Realistically, unless you work on a lot of suspension forks, special top cap sockets probably aren’t high on your high on your list. Even if you do crack open a fork every so often, you may not even know that such a thing even exists. For years, better mechanics have been buying customized sockets – or grinding them down on their own. Standard sockets have a tendency to slip off the shallow wrench flats of suspension top caps thanks to the chamfer that is usually included. Making the surface of the socket as flat as possible provides more grip, and less chance of damaging that pricey suspension fork.
So after years of mechanics going it alone, why did Abbey Bike Tools create their own set of sockets? As usual, Jason Quade thought it could be done better…
Right off the bat, the Abbey sockets are clearly different. Machined from billet aluminum rather than steel, the sockets easily survive the relatively low torque of suspension top caps and have less chance of damaging them. Even compared to the custom Armstrong sockets that used to reside in my suspension tool box, the Abbey sockets have more contact area with zero lead in. When you’re underneath your car in the dark, the lead in on traditional sockets makes it easier for the socket to settle onto the nut or bolt. In this case precision is more important than convenience which is why the chamfer-less sockets are a sure thing.
Adding a bit more functionality, the sockets include finger splines that make it much easier to turn, even with oil covering your fingers. Otherwise, it’s a 3/8″ square drive for use with standard ratchets and torque wrenches. You can also see compared to the standard sockets that the Abbey tools are shorter which makes it easier to keep it from slipping off the top cap.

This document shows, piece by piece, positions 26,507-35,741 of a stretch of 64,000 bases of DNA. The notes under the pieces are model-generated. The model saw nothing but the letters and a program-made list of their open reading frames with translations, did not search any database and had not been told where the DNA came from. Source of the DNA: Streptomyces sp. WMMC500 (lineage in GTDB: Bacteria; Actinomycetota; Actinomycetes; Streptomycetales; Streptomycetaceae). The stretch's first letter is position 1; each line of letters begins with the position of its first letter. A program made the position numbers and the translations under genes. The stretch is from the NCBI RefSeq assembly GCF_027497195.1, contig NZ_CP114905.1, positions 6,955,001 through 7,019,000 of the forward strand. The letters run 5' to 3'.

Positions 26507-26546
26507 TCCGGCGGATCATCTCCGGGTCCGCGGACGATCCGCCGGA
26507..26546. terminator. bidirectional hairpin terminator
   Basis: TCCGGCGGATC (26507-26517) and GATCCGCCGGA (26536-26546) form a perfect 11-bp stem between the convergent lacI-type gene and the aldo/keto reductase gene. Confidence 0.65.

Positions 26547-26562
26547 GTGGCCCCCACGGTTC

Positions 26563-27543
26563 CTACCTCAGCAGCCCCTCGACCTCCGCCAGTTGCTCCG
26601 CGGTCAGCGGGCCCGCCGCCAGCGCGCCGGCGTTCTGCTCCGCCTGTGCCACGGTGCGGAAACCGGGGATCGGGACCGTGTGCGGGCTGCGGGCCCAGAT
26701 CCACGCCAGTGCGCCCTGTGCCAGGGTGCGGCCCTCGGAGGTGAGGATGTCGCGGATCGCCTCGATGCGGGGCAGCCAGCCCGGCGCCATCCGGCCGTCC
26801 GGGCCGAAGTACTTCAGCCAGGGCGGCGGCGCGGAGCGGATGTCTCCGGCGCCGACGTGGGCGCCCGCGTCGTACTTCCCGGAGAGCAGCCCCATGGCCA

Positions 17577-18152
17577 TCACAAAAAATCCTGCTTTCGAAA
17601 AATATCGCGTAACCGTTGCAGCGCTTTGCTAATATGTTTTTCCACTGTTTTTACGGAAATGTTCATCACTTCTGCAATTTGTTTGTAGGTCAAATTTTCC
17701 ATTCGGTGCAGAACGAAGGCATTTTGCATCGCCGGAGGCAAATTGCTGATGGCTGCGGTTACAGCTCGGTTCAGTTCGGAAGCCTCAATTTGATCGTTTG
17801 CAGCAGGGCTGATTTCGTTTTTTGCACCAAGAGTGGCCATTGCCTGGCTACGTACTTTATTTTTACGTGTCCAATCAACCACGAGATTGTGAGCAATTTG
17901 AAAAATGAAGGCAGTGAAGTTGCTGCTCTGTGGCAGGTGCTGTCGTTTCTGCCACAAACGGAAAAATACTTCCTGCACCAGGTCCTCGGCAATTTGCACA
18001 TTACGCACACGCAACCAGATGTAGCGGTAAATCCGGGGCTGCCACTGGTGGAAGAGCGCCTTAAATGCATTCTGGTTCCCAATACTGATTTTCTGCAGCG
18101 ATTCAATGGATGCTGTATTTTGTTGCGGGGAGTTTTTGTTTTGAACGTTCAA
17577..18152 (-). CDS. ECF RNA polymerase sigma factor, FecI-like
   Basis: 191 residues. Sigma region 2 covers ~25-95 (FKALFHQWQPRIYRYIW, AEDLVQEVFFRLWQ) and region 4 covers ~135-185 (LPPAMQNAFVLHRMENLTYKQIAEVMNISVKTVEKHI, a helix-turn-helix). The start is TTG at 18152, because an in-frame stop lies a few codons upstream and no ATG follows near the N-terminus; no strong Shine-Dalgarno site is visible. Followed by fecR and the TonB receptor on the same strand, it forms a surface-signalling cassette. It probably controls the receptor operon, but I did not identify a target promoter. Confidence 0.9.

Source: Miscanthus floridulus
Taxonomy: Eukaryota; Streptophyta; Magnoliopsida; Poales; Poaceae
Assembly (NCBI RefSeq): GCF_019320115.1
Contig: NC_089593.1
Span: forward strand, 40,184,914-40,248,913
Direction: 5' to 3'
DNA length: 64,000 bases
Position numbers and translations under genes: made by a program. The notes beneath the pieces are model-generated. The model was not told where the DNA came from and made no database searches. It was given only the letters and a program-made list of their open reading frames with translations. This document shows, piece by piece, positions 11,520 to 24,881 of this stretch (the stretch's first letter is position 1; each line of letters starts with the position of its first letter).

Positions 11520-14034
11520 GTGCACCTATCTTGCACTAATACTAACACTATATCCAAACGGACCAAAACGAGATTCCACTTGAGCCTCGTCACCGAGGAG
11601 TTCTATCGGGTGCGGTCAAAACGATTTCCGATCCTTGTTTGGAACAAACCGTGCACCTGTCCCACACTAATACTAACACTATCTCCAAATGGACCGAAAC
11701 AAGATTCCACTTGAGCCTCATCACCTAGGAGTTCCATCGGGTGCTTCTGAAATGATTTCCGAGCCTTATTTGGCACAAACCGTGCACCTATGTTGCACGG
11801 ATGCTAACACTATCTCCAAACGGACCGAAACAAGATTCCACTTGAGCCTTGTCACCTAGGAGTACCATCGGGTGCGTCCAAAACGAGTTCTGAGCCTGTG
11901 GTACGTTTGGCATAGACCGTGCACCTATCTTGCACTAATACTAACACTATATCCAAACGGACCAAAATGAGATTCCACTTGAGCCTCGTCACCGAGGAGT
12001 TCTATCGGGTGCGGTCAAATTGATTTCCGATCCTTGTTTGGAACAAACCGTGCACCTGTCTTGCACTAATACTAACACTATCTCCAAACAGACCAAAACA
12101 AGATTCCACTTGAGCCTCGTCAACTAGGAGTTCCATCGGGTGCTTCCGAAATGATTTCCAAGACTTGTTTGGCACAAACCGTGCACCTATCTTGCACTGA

In the end, if you’re considering a socket for work on suspension, there’s really no reason not to buy the Abbey sockets – especially now that they will be offered for sale individually. Previously, they have only been available as a complete set of 5 at $150 (32, 30, 28, 26, and 24mm). It’s great to be prepared, but since I’ve had them I’ve only used the 24 and 26mm sockets. Now that they’ll be available for sale individually at $35 ($30 if you pre-order them before September 30th), it makes them less expensive than those custom ground Armstrong sockets I bought years ago. At this point, I’ve used the 24mm socket on a number of forks and it still looks brand new. The difference between the Abbey sockets and a standard socket is night and day, and your suspension top caps will thank you.
Something far more useful for almost every rider? A pedal wrench. Specifically, a $130, Rolls-Royce of a pedal wrench with American White Oak handles, and typical Abbey beauty. The best thing this pedal wrench has going (aside from how good it feels in your hand) is the fact that it includes a 15mm box end wrench as well as 6 and 8mm allen wrenches to fit just about every pedal out there. If you are often changing pedals, the convenience can not be over looked. Can’t remember whether that pedal is 6 or 8mm? Doesn’t matter. The BBQ Pedal wrench has you covered.
Now, is it perfect? Not quite. For the price we’d like to see a bit more refinement out of the swivel attachment for the allen bits. The idea is that it makes it easy to position the wrench at 90 degrees to the crank to easily break the pedal free, and then straighten it out for quick removal. In practice this works great, it just seems like the swivel could be more precise, or better yet, lightly indexed so the bit would stay in place when you’re trying to locate the tool, but still easily movable. You can tighten the allen bolts on the side to make the allen bits harder to rotate, but it seems to make them bind. It’s a small criticism, but for a premium product there is still room for improvement.
Does that change my opinion on the BBQ wrench? Not really. This has become my go-to pedal wrench simply due to the convenience of never having the wrong wrench, and just how good it feels in your hand.